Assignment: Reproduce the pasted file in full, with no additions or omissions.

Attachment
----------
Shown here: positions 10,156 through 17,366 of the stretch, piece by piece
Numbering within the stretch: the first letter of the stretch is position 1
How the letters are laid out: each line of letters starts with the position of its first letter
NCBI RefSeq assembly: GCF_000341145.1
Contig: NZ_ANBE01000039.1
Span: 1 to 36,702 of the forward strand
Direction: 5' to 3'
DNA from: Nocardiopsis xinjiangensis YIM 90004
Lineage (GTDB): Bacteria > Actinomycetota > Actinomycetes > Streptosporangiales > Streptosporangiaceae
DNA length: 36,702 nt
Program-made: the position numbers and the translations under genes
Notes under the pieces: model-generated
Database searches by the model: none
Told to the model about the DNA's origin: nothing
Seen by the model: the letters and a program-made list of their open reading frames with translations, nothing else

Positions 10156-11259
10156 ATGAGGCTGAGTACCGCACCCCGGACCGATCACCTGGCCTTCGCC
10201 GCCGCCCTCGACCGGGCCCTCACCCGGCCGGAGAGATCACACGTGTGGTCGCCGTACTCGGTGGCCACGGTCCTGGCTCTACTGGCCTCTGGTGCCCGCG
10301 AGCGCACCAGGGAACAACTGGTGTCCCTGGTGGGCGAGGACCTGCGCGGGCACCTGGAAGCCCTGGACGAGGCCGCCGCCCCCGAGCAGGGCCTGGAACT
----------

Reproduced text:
Shown here: positions 10,156 through 17,366 of the stretch, piece by piece
Numbering within the stretch: the first letter of the stretch is position 1
How the letters are laid out: each line of letters starts with the position of its first letter
NCBI RefSeq assembly: GCF_000341145.1
Contig: NZ_ANBE01000039.1
Span: 1 to 36,702 of the forward strand
Direction: 5' to 3'
DNA from: Nocardiopsis xinjiangensis YIM 90004
Lineage (GTDB): Bacteria > Actinomycetota > Actinomycetes > Streptosporangiales > Streptosporangiaceae
DNA length: 36,702 nt
Program-made: the position numbers and the translations under genes
Notes under the pieces: model-generated
Database searches by the model: none
Told to the model about the DNA's origin: nothing
Seen by the model: the letters and a program-made list of their open reading frames with translations, nothing else

Positions 10156-11259
10156 ATGAGGCTGAGTACCGCACCCCGGACCGATCACCTGGCCTTCGCC
10201 GCCGCCCTCGACCGGGCCCTCACCCGGCCGGAGAGATCACACGTGTGGTCGCCGTACTCGGTGGCCACGGTCCTGGCTCTACTGGCCTCTGGTGCCCGCG
10301 AGCGCACCAGGGAACAACTGGTGTCCCTGGTGGGCGAGGACCTGCGCGGGCACCTGGAAGCCCTGGACGAGGCCGCCGCCCCCGAGCAGGGCCTGGAACT